12 April 2023

The case for climate cooling, and some eye-watering charts


by David Spratt

Recently I had the opportunity to do one of the MEERTALKS, organised  by Mirrors for Earth's Energy Rebalancing (MEER), a network of researchers and advocates established by Ye Tao which focusses on mirror-based cooling solutions. The topic was the recent Breakthrough paper Faster, higher hotter on some takeaways from climate research in 2022. But equally it could have been called "The case for cooling".

A video of the event is now available

In the talk I also included some slides not in the original paper, and each is startling in its own way.

The first, from the US Energy Information Administration, shows projected energy-related carbon dioxide emissions for the US to 2050. In the reference (middle) case, emissions in 2050 are still more than 80% of the current figure.  No sign of net-zero anywhere on the horizon here!

The second from Wood Mackenzie and published by the Financial Times shows projected fossil fuel gas (LNG) liquefaction capacity of the world's three largest LNG exporters — USA, Qatar and Australia — out to 2030.  It projects a doubling from these three exporters in just eight years, from around 240 million tonnes a year to 480 million tonnes by 2030.  Whilst coal production is falling, gas is going in the opposite direction, which suggests fossil fuel emissions may plateau, but not drop substantially over the next decade.

The third by Leon Simons shows global shipping sulphur dioxide emissions (grey) and the Earth's absorbed solar radiation anomaly (or Earth's energy imbalance or EEI) over the North Atlantic, North America and North Pacific (brown). While there may be other factors at work, the relationship appear clear. Bunker oil used for shipping has been high in sulphur, which when burned produces sulphur dioxide, a short-lived atmospheric aerosol which has a strong but temporary cooling effect because it blocks incoming solar radiation, but it also causes acid rain. Agreements to clean up bunker fuel have seen a sharp decrease in the sulphur emissions with a drop of more than three million tonnes a year as the chart illustrates. And the consequence of losing the cooling mask has been a rapid increase in incoming solar radiation and hence in the energy imbalance (in general terms, warming still to come) over the world's major shipping routes in the Pacific and Atlantic north of the Equator.  The increase in the anomaly of more than three watts per metre square is equivalent to an eventual temperature rise of more than 2°C over the area measured, which is about one quarter of the Earth's surface.  That is roughly another half a degree of warming on a global basis, which is consistent with Jim Hansen's comments (see below) about a recent doubling in EEI.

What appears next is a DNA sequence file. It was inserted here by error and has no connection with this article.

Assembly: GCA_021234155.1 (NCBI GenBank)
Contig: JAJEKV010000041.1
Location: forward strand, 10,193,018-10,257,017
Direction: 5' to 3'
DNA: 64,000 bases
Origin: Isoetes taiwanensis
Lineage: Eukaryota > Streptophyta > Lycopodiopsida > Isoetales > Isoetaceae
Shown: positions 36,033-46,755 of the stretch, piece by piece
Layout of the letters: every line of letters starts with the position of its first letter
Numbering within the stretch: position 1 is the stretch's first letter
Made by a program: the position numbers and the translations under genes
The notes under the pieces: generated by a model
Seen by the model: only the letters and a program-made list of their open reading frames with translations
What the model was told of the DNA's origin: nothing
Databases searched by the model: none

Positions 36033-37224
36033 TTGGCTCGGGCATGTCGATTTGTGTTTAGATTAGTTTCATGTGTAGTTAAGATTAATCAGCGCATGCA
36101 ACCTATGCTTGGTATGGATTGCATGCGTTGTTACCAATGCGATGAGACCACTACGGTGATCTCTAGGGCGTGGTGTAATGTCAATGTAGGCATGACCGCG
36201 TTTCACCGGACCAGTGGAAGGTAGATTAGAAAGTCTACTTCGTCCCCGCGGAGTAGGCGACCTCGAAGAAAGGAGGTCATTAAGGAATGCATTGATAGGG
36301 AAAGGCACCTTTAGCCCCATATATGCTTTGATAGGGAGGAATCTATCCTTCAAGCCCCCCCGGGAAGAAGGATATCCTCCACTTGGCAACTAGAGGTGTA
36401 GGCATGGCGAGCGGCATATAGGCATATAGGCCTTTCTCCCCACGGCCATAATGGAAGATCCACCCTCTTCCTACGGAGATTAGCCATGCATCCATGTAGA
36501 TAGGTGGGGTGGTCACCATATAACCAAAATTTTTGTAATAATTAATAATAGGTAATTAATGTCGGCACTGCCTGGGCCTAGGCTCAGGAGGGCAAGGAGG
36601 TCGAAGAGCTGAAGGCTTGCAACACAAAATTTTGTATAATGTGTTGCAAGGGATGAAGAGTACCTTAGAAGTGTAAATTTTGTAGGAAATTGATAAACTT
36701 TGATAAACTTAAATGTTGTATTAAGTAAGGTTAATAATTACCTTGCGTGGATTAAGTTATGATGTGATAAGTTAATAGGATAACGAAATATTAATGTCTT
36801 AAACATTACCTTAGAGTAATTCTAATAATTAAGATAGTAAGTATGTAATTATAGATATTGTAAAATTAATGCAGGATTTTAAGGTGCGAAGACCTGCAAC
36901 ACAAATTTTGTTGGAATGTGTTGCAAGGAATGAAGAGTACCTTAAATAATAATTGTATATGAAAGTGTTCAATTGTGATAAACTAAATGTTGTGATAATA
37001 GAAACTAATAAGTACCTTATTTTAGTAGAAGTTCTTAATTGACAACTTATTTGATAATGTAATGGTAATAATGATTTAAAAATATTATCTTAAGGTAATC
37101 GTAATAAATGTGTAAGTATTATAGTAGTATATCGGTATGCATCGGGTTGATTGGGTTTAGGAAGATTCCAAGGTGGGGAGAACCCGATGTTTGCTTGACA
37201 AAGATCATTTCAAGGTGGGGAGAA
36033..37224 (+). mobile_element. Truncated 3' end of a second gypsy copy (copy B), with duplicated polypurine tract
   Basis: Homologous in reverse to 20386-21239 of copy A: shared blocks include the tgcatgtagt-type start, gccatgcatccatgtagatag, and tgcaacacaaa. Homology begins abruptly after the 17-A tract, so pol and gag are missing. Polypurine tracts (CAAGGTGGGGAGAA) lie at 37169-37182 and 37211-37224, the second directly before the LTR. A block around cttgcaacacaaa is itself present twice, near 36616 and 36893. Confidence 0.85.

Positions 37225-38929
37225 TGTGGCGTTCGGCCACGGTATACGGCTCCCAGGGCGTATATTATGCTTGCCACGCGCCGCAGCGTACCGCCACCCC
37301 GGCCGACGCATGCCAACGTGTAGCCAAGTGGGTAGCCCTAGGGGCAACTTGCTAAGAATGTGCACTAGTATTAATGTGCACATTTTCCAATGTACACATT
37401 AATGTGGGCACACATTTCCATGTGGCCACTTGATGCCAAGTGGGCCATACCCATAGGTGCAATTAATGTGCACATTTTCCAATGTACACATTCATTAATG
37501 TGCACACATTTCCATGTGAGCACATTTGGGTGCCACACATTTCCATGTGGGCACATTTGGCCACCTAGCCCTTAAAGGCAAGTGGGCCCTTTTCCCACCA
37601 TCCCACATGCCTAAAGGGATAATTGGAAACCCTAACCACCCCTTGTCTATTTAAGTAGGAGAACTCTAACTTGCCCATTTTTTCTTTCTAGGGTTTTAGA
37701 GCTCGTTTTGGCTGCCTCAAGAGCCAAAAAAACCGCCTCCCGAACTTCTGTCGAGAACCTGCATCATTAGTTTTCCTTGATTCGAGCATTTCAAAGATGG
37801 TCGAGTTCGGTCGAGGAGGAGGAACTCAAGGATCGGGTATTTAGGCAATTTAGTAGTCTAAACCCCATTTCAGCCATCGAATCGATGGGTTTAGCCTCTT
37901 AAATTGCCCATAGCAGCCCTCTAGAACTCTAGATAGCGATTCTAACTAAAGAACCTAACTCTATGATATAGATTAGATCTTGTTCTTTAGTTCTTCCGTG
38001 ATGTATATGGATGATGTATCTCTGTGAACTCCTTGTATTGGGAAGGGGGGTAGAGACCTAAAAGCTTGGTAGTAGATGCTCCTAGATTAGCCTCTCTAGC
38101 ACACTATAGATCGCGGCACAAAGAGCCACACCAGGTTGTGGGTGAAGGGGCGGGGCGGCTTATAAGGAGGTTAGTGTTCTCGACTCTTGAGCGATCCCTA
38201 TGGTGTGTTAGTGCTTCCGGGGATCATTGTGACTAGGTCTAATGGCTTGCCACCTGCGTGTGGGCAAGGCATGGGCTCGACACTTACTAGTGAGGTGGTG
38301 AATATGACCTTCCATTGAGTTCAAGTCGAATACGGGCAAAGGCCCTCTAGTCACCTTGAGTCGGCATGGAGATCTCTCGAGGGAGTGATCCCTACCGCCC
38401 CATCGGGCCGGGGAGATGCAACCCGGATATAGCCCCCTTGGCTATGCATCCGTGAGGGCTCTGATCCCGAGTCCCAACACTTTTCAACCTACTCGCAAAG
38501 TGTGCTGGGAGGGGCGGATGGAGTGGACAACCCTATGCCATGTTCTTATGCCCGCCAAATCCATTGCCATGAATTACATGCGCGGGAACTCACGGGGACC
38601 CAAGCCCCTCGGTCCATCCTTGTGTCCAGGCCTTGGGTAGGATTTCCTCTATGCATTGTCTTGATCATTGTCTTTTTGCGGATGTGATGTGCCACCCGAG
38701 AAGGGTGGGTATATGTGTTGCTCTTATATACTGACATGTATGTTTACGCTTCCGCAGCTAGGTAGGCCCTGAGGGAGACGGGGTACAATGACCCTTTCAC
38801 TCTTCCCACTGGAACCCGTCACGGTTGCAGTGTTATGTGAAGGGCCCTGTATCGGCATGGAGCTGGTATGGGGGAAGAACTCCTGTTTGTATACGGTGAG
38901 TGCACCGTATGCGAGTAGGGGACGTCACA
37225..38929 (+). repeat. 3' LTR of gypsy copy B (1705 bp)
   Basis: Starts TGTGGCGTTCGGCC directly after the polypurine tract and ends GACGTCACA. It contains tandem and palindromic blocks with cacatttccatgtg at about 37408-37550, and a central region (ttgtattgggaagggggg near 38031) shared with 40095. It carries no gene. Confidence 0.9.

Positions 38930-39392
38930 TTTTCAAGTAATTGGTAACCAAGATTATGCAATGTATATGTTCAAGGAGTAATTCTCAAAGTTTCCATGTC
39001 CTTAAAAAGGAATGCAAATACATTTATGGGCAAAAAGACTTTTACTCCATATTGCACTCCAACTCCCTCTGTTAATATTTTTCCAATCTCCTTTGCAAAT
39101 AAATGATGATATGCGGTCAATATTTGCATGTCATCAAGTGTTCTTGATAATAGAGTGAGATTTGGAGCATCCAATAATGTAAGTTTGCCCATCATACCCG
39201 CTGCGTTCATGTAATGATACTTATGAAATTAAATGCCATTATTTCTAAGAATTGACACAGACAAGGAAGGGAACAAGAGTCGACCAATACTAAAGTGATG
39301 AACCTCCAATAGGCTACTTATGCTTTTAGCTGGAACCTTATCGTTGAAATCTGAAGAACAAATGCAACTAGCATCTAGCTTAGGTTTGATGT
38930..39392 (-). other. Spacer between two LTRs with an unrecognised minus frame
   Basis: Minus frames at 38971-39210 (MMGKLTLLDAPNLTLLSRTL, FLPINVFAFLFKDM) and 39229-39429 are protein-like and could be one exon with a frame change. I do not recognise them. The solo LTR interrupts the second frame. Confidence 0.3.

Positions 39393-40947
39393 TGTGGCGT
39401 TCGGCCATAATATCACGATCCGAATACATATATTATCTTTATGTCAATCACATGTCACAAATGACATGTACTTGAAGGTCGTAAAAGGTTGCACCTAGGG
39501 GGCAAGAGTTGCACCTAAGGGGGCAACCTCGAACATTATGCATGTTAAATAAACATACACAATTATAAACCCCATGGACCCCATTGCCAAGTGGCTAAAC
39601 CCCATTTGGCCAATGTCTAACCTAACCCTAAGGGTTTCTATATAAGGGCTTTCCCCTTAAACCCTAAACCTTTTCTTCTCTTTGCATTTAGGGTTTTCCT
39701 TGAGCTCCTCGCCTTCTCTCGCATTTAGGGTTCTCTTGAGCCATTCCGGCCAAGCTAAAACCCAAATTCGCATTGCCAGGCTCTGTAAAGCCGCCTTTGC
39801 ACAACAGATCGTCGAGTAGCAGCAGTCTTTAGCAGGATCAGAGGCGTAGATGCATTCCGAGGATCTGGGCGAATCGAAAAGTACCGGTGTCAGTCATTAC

The fourth chart comes from a recent newsletter from Jim Hansen and his former colleagues at NASA, showing global temperatures and their projection (in yellow) to 2050 of an increased rate of warming of approx. 0.25°C per decade or more. Hansen has been saying this for some time, arguing that the reduction in sulfate aerosol cooling, either from reduced fossil fuel use, and/or from cleaning up the fuel as in the shipping example above, would drive faster warming. In his December 2022 newsletter, Hansen wrote that Earth's Energy Imbalance (EEI) has doubled "mainly being increased growth rate of greenhouse gases and a reduction of human-made aerosols (fine particles in the air that reflect sunlight and cool the planet)" and that "increased EEI is the basis for our projection that global warming will accelerate by as much as 50-100% in the few decades following 2010. The length of this period of accelerated warming will depend on the path humanity follows in its continuing changes of atmospheric composition." This projection shows the warming trend reaching 2°C in the 2040-2050 range, the result depending on the level of future fossil fuel emissions and the extent of the aerosol masking.

And lastly, some data which has only just come out from the Copernicus Climate Change Service/Copernicus Atmosphere Monitoring Service, and tweeted here.  With the La Niña (which tends to result in a slightly lower global average temperature) ending and an El Niño developing, global average warming for the month of March 2023 was 1.5°C warmer than the pre-industrial baseline, and the fifth time that has happened in the last eight years. Now figures from a few months don't constitute a long-term trend, but if a strong El Niño takes hold, we may soon be looking at figures where 1.5°C+ is more than an odd monthly occurrence.